The greatest challenge in deciding whether or not to start a program lies in what you have in mind for your program, which is also a key factor in determining cost. Use the following questions to help you decide the nature of your program and this will give you a better idea for the cost to your company.
2. What do your employees want out of Wellness?
Identifying the needs of your workforce is the most important place to start. Why? Because if you are not meeting the needs, and wants, of your employees, they are not likely to participate or appreciate your efforts. The best way to identify the needs of your workforce is to conduct focus groups and surveys. These can easily be created and managed internally and will provide maximum results. Set a goal first and decide how many ideas you are looking for, structure your surveys accordingly, and from those results, conduct your focus groups. You can easily narrow down the ideas and programs in which your employees are most interested in. When the time comes to launch your program, involve those same focus group employees in starting the programs they chose. You will find that this helps to create program ambassadors and increases overall participation. Assessing the corporate culture is one of the most important things to consider when designing your program so that it works for all involved.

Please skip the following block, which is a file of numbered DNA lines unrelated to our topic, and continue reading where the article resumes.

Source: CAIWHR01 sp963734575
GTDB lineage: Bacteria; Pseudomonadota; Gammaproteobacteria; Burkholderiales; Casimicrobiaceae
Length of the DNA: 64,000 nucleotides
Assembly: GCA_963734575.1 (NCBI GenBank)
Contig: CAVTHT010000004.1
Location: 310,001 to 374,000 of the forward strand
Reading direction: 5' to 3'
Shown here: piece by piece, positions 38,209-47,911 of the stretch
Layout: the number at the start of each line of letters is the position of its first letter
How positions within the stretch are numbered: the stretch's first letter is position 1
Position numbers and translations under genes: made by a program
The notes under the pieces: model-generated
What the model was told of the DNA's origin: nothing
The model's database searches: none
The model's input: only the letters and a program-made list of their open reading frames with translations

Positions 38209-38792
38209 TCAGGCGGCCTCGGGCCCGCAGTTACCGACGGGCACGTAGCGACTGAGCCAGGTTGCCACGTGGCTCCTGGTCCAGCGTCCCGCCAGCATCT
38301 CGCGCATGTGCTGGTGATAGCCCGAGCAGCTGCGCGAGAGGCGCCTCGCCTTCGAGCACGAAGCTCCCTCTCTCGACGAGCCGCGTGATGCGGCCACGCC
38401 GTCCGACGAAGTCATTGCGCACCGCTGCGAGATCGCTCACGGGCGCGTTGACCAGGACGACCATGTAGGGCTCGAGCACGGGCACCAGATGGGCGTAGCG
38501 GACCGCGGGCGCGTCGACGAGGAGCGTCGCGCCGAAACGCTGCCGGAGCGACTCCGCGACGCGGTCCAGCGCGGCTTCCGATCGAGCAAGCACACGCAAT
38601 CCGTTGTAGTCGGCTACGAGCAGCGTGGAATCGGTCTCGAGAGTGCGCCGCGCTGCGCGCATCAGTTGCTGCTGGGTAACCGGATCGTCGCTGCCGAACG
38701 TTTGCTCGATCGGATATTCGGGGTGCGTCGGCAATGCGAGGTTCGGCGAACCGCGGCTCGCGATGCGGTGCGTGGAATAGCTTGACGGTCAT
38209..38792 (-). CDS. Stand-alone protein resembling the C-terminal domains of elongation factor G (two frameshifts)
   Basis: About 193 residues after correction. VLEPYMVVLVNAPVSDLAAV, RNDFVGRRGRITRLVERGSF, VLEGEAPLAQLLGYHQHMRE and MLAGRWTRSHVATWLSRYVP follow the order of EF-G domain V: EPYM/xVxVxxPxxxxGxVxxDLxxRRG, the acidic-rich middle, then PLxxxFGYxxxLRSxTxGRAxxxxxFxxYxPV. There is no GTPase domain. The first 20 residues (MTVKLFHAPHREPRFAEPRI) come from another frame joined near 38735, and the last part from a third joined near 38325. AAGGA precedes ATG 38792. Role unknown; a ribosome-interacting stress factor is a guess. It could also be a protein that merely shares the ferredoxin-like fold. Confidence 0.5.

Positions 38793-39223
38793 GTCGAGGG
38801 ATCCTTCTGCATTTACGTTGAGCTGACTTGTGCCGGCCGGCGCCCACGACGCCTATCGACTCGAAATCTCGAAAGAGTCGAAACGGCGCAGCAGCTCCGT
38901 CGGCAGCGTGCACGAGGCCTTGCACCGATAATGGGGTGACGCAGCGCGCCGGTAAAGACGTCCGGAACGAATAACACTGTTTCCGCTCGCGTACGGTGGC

3. What are your wellness related goals for your company and how can you achieve them?
Are you looking to reduce healthcare costs? Are you looking to maximize insurance vendor’s benefits that you are already paying for? Are you genuinely interested in the well-being of your employees and how far are you willing to go to ensure they are benefiting from a truly overall healthy workplace? These are all imperative questions to answer before you can create a program that will work effectively for your company. Strategic planning on the part of you, the employer, is just as important as strategic selection on the part of the employees. Make a list of questions that will help you to decide what program you can realistically offer and a directory will reveal itself to you, from which you can start to form your ideas.
4. Do you have the qualified personnel and tools to manage this program, or should you look to an external provider?